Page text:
The amino acid derivative reactivity assay (ADRA), which is an in chemico alternative to the use of animals in testing for skin sensitization potential, offers significant advantages over the direct peptide reactivity assay (DPRA) in that it utilizes nucleophilic reagents that are sensitive enough to be used with test chemical solutions prepared to concentrations of 1 mm, which is one-hundredth that of DPRA. ADRA testing of hydrophobic or other poorly soluble compounds requires that they be dissolved in a solvent consisting of dimethyl sulfoxide (DMSO) and acetonitrile. DMSO is known to promote dimerization by oxidizing thiols, which then form disulfide bonds. We investigated the extent to which DMSO oxidizes the cysteine-derived nucleophilic reagents used in both DPRA and ADRA and found that oxidation of both N-(2-(1-naphthyl)acetyl)-l-cysteine (NAC) and cysteine peptide increases as the concentration of DMSO increases, thereby lowering the concentration of the nucleophilic reagent. We also found that use of a solvent consisting of 5% DMSO in acetonitrile consistently lowered NAC concentrations by about 0.4 μm relative to the use of solvents containing no DMSO. We also tested nine sensitizers and four nonsensitizers having different sensitization potencies to compare NAC depletion with and without 5% DMSO and found that reactivity was about the same with either solvent. Based on the above, we conclude that the use of a solvent containing 5% DMSO has no effect on the accuracy of ADRA test results. We plan to review and propose revisions to OECD Test Guideline 442C based on the above investigation.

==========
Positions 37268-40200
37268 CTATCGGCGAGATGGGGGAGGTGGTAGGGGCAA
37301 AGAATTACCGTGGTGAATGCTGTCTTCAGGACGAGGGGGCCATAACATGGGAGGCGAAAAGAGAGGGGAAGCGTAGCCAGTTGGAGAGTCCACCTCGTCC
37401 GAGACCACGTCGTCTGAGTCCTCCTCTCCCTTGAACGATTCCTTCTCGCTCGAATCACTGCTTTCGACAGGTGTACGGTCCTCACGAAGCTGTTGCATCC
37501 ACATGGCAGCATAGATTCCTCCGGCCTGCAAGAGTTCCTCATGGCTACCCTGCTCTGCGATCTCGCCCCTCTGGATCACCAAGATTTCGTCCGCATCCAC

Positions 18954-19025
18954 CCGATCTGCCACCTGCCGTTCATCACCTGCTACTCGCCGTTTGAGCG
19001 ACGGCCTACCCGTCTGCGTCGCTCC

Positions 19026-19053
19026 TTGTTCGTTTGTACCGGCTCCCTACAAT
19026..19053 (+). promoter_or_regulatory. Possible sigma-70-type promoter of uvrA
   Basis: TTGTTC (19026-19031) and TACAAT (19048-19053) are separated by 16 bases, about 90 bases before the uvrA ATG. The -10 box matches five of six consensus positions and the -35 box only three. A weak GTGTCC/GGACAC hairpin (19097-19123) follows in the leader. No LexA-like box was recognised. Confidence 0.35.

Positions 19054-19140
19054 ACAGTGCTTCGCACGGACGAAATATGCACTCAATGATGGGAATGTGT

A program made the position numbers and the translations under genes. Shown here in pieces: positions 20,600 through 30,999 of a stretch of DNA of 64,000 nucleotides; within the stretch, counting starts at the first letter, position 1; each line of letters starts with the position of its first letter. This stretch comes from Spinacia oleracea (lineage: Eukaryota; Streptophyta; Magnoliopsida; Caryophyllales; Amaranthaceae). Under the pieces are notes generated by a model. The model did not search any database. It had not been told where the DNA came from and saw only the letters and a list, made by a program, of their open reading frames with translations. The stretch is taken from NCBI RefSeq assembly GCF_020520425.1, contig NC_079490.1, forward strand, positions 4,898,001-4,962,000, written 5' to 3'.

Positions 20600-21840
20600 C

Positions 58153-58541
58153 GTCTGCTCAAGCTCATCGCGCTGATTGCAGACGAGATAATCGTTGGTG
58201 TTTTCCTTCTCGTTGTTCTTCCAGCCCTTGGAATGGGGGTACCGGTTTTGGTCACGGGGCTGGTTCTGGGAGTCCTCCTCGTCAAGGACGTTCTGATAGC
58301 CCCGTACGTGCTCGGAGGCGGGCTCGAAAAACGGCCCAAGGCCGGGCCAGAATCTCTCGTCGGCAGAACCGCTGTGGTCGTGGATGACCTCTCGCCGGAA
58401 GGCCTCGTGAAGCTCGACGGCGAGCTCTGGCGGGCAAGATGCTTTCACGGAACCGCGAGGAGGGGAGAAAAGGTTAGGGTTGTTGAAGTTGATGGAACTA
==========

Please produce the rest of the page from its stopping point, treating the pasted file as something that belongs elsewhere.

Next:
- amino acid derivative reactivity assay (ADRA)
- cysteine peptide
- dimethyl sulfoxide (DMSO)
- direct peptide reactivity assay (DPRA)
- in chemico
- skin sensitization
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